Railroad News

News Media Exposes Railroad Industry Reluctance on PTC

By December 30, 2013 No Comments

(New York, New York – December 20, 2013)

Continuing to call the American railroad industry out on the majority of U.S. rail carriers seeking delay on the year’s end-2015 Congressionally-mandated institution of a nationwide Positive Train Control (PTC) satellite-based railroad safety system, several news media providers have recently questioned the true intent of U.S. rail carriers in delaying implementation another three to five years.

While The New York Daily World carried a December 19 editorial stated that “The commuter train that crashed earlier this month in the Bronx shouldn’t have derailed,” and that “The four people who died should still be alive,” citing the December 1 tragedy that resulted from a locomotive engineer’s momentary inattention in failing to slow his train, travelling at 82 mph, in time to negotiate a 30-mph speed-restricted curve, Writer Jeff Lusanne of the World Socialist Web Site interviewed long-time railroad safety consultant John Hiatt, himself a former railroad engineer, on the advantages of PTC and the danger of delaying activation of the National Transportation Safety Board-endorsed system.

When asked by Lusanne what he thought of the state of the rail industry in North America at present, Hiatt charged that “It is teetering on real dangerous times.”

The WSWS writer delved further into the issue, asking Hiatt his thoughts on the Metro-North derailment that killed four passengers and injured about 70 others. “I think it is an example of an accident that should not have happened,” explaining that “PTC would give backup, peace of mind, a safety net for circumstances like this. PTC would have recognized that the train was not slowing for a curve, possibly in time to introduce emergency braking that would have prevented or reduced the severity of the accident.”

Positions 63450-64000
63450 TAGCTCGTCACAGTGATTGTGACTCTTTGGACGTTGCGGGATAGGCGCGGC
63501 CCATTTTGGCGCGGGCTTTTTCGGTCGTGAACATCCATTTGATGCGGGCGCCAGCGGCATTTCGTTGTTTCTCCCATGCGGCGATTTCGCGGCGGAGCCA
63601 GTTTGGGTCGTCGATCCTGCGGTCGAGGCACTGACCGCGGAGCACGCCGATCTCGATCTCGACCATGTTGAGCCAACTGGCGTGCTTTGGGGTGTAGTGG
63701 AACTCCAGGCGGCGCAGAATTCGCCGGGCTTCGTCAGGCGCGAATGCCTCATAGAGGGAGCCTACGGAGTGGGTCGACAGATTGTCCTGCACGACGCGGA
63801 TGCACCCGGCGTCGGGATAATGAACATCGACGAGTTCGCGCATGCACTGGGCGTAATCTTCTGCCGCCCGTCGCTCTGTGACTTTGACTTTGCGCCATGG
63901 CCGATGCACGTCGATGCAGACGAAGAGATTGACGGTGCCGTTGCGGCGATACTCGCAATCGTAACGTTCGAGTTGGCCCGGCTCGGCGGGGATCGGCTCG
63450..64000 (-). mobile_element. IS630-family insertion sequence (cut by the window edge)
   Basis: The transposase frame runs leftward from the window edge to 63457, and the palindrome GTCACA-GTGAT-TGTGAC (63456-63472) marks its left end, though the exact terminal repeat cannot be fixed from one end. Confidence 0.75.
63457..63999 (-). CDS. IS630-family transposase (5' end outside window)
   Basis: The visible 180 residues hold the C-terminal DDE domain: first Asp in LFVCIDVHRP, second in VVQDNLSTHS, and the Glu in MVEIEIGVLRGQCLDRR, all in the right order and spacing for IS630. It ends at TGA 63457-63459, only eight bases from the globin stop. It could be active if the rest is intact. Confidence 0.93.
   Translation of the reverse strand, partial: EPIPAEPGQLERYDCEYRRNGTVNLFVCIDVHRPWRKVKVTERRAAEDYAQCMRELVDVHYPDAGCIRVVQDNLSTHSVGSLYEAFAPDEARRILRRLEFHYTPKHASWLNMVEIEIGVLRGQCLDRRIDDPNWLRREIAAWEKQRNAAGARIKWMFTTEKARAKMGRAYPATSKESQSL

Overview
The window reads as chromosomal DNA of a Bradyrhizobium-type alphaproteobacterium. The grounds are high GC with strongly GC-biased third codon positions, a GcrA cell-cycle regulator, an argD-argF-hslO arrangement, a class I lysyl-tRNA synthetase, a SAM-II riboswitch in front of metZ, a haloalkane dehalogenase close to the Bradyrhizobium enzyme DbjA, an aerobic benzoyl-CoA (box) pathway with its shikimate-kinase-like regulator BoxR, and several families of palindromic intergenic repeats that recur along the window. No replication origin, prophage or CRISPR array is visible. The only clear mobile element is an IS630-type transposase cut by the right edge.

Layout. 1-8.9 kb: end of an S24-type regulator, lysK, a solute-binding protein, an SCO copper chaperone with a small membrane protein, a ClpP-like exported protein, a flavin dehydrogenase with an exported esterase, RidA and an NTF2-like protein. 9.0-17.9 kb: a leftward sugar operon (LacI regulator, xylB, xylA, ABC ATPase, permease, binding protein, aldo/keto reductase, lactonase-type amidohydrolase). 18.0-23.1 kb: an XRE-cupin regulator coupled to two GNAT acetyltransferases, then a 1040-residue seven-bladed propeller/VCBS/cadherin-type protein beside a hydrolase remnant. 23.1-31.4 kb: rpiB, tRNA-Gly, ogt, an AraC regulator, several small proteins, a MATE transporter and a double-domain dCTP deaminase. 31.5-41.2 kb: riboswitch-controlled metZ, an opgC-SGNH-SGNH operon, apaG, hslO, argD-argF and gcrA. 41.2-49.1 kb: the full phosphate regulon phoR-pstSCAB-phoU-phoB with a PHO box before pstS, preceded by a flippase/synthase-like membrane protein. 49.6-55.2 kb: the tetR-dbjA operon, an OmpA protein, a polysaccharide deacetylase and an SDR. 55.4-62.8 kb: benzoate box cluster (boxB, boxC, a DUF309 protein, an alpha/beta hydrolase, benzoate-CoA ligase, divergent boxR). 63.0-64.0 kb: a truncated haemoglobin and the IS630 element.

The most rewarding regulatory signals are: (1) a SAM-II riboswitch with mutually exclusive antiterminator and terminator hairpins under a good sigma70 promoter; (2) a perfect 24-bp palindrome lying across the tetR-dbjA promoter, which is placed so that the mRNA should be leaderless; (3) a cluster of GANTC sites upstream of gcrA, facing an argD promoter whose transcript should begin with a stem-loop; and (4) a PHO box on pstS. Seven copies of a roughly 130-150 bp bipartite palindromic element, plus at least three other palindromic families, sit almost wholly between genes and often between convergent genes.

“Five years ago, in the wake of a fatal train accident in California, Congress mandated that all railroads install an automated braking system that could have prevented the crash. It took the horrific 2008 collision in California to finally get Congress’ attention,” the editorial then chronicling the Los Angeles Metrolink crash that occurred when the locomotive engineer of the passenger train, distracted as he texted a rail enthusiast, ran through stop signals and collided headlong into a Union Pacific freight train, killing himself and 24 passengers as well as injuring another 135 on board the commuter train.

“The deadline is 2015, but many railroads – wary of the cost – have failed to comply and are pushing for delay,” continued the Daily World editorial, surmising that “The likelihood that the deadline will be met? Close to zero!”

“Not long after the law’s passage, railroads started battling for an extension,” added the NYDW editorial. “Now they want until 2018.”

But “Why are the railroads resisting the implementation of Positive Train Control?” Lusanne queried Hiatt, who replied that “For them, it is way cheaper to deal with accidents than it would be to implement PTC.” Hiatt added that he felt “The lack of PTC is something seriously, seriously wrong, and it’s going to keep getting worse until they do something to address it.”

But the NYDW editorial piece pointed out that “Amtrak has a form of positive train control in operation between Boston and New Haven and in some spots farther south along the Northeast Corridor. Metrolink says its system will be up and running by the end of next year. BNSF, a freight operator, expects to meet the deadline, too.”

“If they can do it, why can’t others,” asks the Daily World.